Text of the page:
Should teachers use digital tools to educate or should they use physical objects? Dr. Carol O’Donnell, the director of the Smithsonian Science and Education Center and professor at GW, believes that educators should find ways for object-driven learning and digital learning to complement one another. If you ever watched the Magic School Bus, then you may as well call Carol O’Donnell the real-life Ms. Frizzle.
Through her career as a professor, O’Donnell has been able to play a key role in redesigning the classroom experience to encourage more interactions not only between lecturers and students but among the students themselves. At a time when our attention span is shorter than that of a goldfish, it’s imperative that educators utilize a myriad of tools and incentives to encourage active learning in classrooms. You can read more about the SCALE-UP classroom format here.
As someone who volunteered within the education department at the Smithsonian Air & Space museum, I have been able to see first-hand how important and impactful object-driven learning can be. I will never forget when a young boy approached me while I was giving a demo to some museum visitors about the importance of the various layers of an astronaut’s space suit, and he asked how he could become an astronaut because he was so drawn by what I was talking about. It’s experiences like these that prove that in our digital world, it’s still crucial to provide tactile experiences to students. And as, Dr. O’Donnell says “stuff matters”.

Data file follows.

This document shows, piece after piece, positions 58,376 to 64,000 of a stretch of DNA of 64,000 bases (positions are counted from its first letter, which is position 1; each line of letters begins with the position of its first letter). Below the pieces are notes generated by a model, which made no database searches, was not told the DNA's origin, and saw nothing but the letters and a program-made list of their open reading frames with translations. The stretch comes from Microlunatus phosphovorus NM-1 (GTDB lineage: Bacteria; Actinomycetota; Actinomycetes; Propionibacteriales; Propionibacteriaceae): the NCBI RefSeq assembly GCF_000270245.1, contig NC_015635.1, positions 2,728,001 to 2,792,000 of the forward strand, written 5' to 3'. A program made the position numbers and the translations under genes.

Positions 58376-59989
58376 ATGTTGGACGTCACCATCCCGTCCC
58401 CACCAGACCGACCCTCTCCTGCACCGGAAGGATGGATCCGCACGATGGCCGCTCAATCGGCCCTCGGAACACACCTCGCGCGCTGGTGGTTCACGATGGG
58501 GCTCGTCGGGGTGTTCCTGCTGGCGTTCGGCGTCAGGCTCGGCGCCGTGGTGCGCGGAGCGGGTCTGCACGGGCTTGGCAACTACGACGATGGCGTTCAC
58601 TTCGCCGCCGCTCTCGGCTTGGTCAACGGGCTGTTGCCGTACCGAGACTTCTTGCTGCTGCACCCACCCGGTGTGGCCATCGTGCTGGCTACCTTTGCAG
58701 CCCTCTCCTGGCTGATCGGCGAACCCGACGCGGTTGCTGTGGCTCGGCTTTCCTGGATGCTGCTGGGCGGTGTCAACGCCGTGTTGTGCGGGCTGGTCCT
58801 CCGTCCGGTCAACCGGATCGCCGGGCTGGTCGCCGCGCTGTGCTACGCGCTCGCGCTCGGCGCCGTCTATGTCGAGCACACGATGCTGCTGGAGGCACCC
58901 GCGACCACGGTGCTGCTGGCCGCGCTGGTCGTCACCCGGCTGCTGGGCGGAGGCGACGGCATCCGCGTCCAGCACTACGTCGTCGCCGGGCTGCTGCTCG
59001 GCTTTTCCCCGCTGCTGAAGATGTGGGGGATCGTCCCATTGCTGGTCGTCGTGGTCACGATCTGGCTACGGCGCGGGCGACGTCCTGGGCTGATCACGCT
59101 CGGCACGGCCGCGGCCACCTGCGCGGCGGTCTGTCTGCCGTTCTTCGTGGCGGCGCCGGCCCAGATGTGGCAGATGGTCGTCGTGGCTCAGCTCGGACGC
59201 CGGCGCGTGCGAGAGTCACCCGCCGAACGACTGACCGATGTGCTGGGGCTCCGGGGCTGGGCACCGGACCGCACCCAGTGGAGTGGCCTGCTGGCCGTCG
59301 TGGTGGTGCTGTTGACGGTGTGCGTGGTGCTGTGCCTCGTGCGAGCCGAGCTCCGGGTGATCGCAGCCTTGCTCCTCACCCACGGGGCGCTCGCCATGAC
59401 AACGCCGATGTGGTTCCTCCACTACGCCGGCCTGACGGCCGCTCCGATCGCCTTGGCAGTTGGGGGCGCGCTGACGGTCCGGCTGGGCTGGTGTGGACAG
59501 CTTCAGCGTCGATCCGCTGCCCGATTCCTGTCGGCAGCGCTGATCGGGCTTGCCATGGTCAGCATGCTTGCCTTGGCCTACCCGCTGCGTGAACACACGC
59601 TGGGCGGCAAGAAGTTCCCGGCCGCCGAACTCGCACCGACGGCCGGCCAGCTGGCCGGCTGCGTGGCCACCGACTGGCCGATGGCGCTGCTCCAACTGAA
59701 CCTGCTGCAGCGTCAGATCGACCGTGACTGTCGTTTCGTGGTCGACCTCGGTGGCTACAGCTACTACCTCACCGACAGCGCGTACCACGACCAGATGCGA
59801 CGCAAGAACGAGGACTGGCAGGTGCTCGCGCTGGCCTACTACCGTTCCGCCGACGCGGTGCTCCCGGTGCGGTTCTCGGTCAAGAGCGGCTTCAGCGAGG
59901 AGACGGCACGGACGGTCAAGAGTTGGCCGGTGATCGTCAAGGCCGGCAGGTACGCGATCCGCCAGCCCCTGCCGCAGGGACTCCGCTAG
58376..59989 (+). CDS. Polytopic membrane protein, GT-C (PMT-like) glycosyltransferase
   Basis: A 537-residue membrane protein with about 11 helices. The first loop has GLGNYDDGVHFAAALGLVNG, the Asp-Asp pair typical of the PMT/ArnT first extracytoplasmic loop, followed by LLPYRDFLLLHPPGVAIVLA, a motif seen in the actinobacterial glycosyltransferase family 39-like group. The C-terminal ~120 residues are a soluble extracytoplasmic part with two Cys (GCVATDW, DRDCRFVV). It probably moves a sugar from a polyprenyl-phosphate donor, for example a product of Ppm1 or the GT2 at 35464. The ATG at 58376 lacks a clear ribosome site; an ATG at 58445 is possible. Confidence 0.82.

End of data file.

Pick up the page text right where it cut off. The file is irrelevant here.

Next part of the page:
Having served for Dr. O’Donnell’s as a learning assistant for her Astronomy class, I was immediately drawn into her approach to teaching, and her background made her a perfect candidate to speak at TEDxFoggyBottom 2017. Needless to say, I was immediately drawn into her talk. But I kept asking myself: how can educators bring back that “phenomenon-based learning” into classrooms with students that were born into a digital world? According to O’Donnell, it’s all about leveraging the power of tactile experiences and applying them to the digital world. For example, students were provided with convection tubes where they could observe the behavior of air and what happens to it when temperature and density change. Using those observations, they were able to apply their findings to weather forecasting simulations using software developed by the Smithsonian.
Through her talk, the term “gateway experiences” can be heard multiple times. It shows that for O’Donnell, nothing is more motivating than seeing students get excited about the experiments that they are doing. But what exactly are “gateway experiences”? Well, recently she was in a first-grade classroom, and students were being taught that vibrations cause sound. Students were given a simple tuning fork and a cup of water and as you may expect once you dip the fork, the vibrations cause the water to displace which gets students really excited. It’s simple experiences such as these that open the mind of young students and spark their interest in science.
In a world where terms such as “artificial intelligence” and “automation” are starting to become more frequent (and sometimes intimidating) it’s important that we take a step back and understand that face-to-face interactions will never cease to exist and nothing will ever replace the human touch. And as O’Donnell emphasized “Objects matter. ‘Stuff’ matters.”
You can watch Dr. Carol O’Donnell’s TEDxFoggyBottom talk here
This post was created as part of TEDxFoggyBottom’s Speaker Project Series. The Speaker Project is an ongoing initiative to reconnect with our past speakers all around the world and speak with them about life post-TEDxFoggyBottom. Stay tuned for more interviews and reflections by our team members!